In Australia, there is, in south western New South Wales, Lake Mungo. In 1969, Jim Bowler found the remains of what became known as Mungo Woman. Mungo Woman’s age was tested to be about 20,000 years old. In 1974, Mungo Man was found and his age was estimated to be 50,0000 years old.

Lake Mungo, New South Wales, Australia, and Mungo Man

It’s believed that human kind did not manage to start “colonising” the Americas until they go across the Bering Strait from Russia during the Last Glacial Event, about 21,000 years ago. They then spread down through to Tierra del Fuego. This could explain why the Mayan ruins are comparatively young when compared with Egypt and India. Talking of Mayan ruins, we went to see one of the best, Tikal in Guatemala.



Tikal, in northern Guatemala, is one of the most significant Mayan sites yet discovered and is listed as a UNESCO Heritage Site. Construction by the Mayan people started around 800 BC and continued up until about 900 AD. The ruins, the size of them, their antiquity is amazing.

Looking out on the central square in Tikal.

We went for the sunrise tour leaving at 3 am. It was worth it for the light, the lack of crowds, and the serenity.

Dawn over Tikal.

Tikal is the only Mayan ruins that are in a rainforest.

Showing the sacrifice stones…. Human Sacrifice that is…



The complex was abandoned in about 900 AD. Why? Well, the theory is that the beautiful Mayans ran out raw materials. Tikal is one of the only major Mayan ruins still located the middle of a rainforest setting. Most have been substantially cleared. The area was also rainforest before the Mayans started building Tikal. To get to the limestone for building material, the Mayans needed to clear the rainforest. To make the limestone mortar, the mayans needed fire. To cook, they needed wood. A bit of a theme? Yes. By the time the complex was home to 100,000 people, it ran out of wood and was abandoned. It wasn’t until 1848 that the Guatemalan government sent out an expedition led by Modesto Mendez and Ambrosio Tut to take another look.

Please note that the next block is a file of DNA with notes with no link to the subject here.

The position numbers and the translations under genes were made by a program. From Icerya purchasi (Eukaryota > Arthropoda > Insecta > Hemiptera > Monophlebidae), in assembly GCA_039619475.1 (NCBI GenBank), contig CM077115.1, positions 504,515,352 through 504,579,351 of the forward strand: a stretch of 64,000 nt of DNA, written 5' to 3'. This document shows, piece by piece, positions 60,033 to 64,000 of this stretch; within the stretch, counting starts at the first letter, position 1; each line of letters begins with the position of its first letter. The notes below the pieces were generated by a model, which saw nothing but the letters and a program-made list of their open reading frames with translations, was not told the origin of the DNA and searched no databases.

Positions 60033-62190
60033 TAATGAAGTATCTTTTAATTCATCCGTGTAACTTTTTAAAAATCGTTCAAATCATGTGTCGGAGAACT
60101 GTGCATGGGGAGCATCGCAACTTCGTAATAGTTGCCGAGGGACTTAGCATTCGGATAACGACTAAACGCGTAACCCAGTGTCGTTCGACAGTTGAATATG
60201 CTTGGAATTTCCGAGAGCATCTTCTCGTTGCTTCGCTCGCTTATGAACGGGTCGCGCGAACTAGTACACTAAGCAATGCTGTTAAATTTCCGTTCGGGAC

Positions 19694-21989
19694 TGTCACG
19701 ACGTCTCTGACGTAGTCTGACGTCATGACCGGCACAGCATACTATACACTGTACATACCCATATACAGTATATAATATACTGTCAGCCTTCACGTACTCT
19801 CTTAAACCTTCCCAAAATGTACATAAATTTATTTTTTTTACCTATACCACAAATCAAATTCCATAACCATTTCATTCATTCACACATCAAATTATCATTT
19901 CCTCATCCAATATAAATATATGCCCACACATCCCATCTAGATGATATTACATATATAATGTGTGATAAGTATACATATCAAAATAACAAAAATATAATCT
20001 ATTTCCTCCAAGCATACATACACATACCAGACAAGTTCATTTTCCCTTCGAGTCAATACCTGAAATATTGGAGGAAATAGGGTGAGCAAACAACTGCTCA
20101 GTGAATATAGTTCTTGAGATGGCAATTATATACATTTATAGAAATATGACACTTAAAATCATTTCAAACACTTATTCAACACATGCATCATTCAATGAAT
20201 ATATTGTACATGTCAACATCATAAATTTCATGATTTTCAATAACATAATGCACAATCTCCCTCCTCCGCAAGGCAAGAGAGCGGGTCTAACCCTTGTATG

By the way, the temples were for astrological observations, not sacrifice. That was done on the rocks down on the ground…..


To Belize and Mexico:

The trip from Flores, the very nice town that is the jumping off point to Tikal, to Chetumal, Mexico, is via another British colonial vestige, Belize. They are part of the Commonwealth and didn’t gain independence from Britain until 1981. It was very weird to get to the border and, for the first time in 16 weeks be asked to speak English again. But only for 5 hours and then it was onto Mexico. The Lonely Planet guide to Central America includes the Yucatan Peninsula in Mexico, so I will too. But the next blog is going to be from our one week trip to Cuba…..


Posted by capetocape2017 08:21 Archived in Guatemala Tagged lake santa semana atitlan tikal antigua Comments (0)